Find Your Happiness, Health &Wellness Do's In Greece

   Greek to me ! 

          #WellnessGreece &Health Travel Greece Guide, 24/7    

     

Greek2m Spicy, Herbs 2heal

The Greek landscape is determined by colourful hills and valleys full of plants, but Greeks consider them so basic in their daily routine  that they seed oregano, basil, dill, parsley, mint and other herbs in pots at their balconies or in their yards.

                                                   

enjoy our slideshow in 3D

 



Find them on your Feet, Smell them,
Heal by them 
 

Greek cuisine boasts delightful, tasteful, light and healthy ingredients that are supported by the climate and nutritional elements of the land.

The sun and salty sea play a key role in the growing process of agricultural products, with unique beneficial effects on crops. And of course, raw materials are fresh and rich in nutrients


The Ancient Greeks discovered the therapeutic properties of greens and herbs. 

Many Greek philosophers recommended a healthy and balanced diet to heal diseases and pain.


Greeks used herbs both fresh and dried, as whole leaves or crushed/flaked, as they still do today, they  use stems and not only leaves from many herbs for cooking



Go to our Spicy Greek2m 3D Slideshow (some pictures on the gallery above) to find most of the common herbs and spices by their pharmaceutical indication according to the Ancient Greece's Medicine's knowledge  


 More spices, popular around the world, but also rare for their nutritional value that can be found only in the Greek land, on the slideshow below   

slideshow source :Greek Herbs, God's pharmacy Maria Vassilopoulou linkedin


 

The thousands Years of Therapeutical Greek Herbs and Spices use 

by latest science update 


the healing Greek spices to save you from flu

The Miracle three Cretan Herbs that Keep #Cold&Flu away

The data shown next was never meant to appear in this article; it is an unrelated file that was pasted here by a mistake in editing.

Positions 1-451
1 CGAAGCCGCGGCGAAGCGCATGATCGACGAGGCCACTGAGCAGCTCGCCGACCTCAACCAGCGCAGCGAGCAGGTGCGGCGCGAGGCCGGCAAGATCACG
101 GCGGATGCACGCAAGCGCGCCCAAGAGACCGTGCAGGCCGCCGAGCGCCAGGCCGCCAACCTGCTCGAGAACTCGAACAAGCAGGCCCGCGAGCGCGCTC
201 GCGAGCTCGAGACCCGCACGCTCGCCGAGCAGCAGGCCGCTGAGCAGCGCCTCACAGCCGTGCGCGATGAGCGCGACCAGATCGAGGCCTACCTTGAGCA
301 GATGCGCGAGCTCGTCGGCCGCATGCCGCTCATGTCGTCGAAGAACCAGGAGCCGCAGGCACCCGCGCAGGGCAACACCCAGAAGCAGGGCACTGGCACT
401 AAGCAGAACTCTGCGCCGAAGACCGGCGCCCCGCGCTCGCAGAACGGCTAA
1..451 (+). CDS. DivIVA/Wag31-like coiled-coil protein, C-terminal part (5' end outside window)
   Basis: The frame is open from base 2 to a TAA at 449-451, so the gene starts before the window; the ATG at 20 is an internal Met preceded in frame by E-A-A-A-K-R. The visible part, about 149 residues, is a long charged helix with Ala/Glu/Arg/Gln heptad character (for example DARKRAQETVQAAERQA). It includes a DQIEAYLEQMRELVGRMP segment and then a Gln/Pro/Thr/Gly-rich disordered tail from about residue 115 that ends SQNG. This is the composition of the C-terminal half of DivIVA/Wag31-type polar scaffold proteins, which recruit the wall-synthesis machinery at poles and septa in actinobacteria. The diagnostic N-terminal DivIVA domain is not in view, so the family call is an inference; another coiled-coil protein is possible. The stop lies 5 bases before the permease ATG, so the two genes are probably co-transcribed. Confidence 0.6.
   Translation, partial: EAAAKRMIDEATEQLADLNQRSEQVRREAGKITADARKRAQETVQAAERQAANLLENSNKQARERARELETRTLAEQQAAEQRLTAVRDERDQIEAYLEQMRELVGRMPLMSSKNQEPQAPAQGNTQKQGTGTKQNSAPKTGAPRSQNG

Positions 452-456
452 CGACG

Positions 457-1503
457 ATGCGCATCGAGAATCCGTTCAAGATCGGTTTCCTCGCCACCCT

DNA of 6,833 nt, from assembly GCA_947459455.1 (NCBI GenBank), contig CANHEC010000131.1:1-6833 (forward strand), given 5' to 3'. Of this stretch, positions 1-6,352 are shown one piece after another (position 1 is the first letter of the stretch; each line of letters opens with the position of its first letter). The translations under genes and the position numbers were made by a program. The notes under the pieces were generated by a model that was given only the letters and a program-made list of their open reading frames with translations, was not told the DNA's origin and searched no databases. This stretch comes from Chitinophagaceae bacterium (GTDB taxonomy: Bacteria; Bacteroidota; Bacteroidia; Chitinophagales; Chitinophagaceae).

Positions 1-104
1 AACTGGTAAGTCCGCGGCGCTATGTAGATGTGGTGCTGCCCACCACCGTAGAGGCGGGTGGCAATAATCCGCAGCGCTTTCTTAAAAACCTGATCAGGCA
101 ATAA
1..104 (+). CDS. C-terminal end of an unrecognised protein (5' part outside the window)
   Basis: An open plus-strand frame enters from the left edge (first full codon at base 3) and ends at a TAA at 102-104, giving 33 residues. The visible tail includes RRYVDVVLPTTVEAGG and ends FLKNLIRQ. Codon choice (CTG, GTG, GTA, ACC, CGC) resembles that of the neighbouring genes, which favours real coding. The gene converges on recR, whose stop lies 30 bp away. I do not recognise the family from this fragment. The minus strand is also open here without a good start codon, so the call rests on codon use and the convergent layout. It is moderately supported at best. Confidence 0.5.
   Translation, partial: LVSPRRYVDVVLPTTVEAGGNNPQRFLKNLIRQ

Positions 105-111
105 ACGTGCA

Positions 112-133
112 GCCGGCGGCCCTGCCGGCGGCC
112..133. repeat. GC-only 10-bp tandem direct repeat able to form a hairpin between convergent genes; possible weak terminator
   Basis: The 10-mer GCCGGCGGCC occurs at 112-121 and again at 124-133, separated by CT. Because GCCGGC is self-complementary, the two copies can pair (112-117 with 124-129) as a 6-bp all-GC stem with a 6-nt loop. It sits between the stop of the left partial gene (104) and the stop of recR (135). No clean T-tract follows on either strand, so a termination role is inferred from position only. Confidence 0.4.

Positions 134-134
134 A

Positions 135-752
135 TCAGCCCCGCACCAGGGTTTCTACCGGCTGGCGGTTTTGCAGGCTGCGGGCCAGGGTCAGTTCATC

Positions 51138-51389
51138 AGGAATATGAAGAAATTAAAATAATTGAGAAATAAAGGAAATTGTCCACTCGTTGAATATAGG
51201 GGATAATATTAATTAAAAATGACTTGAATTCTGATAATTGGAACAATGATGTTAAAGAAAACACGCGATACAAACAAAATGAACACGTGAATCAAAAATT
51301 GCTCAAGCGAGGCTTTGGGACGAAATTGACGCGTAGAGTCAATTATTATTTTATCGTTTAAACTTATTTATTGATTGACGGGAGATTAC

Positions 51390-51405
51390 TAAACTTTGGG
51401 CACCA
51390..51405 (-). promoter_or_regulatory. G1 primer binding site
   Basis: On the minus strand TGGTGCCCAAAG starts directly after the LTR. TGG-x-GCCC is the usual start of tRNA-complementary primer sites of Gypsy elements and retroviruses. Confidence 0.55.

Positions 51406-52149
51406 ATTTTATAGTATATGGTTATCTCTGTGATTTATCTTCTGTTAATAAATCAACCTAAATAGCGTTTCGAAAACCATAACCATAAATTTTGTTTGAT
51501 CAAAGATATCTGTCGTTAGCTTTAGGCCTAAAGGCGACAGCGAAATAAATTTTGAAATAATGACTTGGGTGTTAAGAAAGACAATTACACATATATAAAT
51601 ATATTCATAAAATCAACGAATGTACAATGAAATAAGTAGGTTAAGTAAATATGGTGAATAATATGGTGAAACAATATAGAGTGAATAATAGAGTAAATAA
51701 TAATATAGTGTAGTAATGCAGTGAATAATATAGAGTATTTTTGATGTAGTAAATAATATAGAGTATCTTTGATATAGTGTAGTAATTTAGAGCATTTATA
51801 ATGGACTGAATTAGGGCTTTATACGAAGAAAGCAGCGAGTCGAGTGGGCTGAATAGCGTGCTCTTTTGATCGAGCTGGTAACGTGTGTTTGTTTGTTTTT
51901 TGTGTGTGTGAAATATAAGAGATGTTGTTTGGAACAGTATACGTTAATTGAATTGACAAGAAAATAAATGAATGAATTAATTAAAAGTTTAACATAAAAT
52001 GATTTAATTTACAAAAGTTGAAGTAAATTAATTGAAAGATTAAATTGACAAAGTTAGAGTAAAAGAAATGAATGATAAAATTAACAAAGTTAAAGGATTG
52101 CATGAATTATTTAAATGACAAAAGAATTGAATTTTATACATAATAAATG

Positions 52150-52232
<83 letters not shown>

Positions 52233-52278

The Unique in Greece Spicy Heavy Industry

A brave example of the exploitation of Greece's unique "botanical garden"... 

Read Full Post »

the ancient Greek ginger, a product of international commerce


Any idea of the Ancient DNA of the real Greek ginger? 


Absolutely - our country is the paradise of plants and herbs, uniquely worldwide . We have 6,500 plants in Greece, of which 1,200 are endemic. Only Mount Olympus hosts 1,700 plants, and the not to forget , the rock of the Acropolis hosts 300 endemic spices . Only 200 spices have been thoroughly studied scientifically around the world.  Countries such as Germany and England have just a two-digit number of endemic plants. I think that the prospects are clear.

George Korres, March 2017 

and the donkeys give the ride....  

Mainland Greece, thyme and oregano collected illegally from the wild mountain fields in  their road to market ...


 

Smell the roses!

In Greece , Be Scent-sational

Be “scent-sational.”, while you are in Greece. You have thousand reasons a day, as by any chance a scent vapours our sensors as you walk around, not only in countryyard or in the parks, but actually , in every corner 

You’d be surprised about the impact simple things can have on your mood and starting frist, consider your sense of smell. By being in an environment where pleasurable scents exist, your mood is automatically elevated.


• Lavender for example is a scent that promotes relaxation. You may find it so often in Greece's gardens, even just next to your room. Take advantage of it ,  and awake your sense of smelling , You 'll be delightfully surprised . 
Find out what the roses that you meet around the cities and villages, the basil, and more mean to your mood by  our Pinterest Special Board 
 
Thank you for contacting us. We will get back to you as soon as possible
Oops. An error occurred.
Click here to try again.
 

Find it All Fresh  

Giannis Moros,  a popular Greek furniture designer who switched his job for Raw Greek Products which he sells in the Fresh Markets of Athens neighborhoods. What he enjoys most, he says, is the pure fresh herbs and veggies aroma, that escorts the products from land to plate ...

  

 

Herbs and Spices in Greek Cooking


No one can neglect the importance of recipes, passed down by word-of- mouth, from mother to daughter, from neighbor to neighbor.


Greeks have always used a great variety of greens, herbs and vegetables in their diet and today’s Greek “cookery books” include more than 2.500 vegetarian and vegan recipes.

Many vegetarian dishes are served as a healing method for chronic diseases, or to contrast severe adverse health effects. Let’s have an overview of the most important ingredients you’ll find in the main recipes



Spices in Greek Cooking Food

Allspice
  • Greek name: Bahari
  • Pronounced: bah-HAH-ree
  • Name in Greek: μπαχάρι

This spice is derived from cured berries from tropical evergreens.

It's often used in baking in Greece. 


Anise
  • Greek name: Glykaniso
  • Pronounced: ghlee-KAH-nee-so
  • Name in Greek: γλυκάνισο

Anise is available as seeds or as an extract. It's an herb in the parsley family and has a wide range of uses, from baking to beef and fish recipes. It can also be found in some spiced beverages.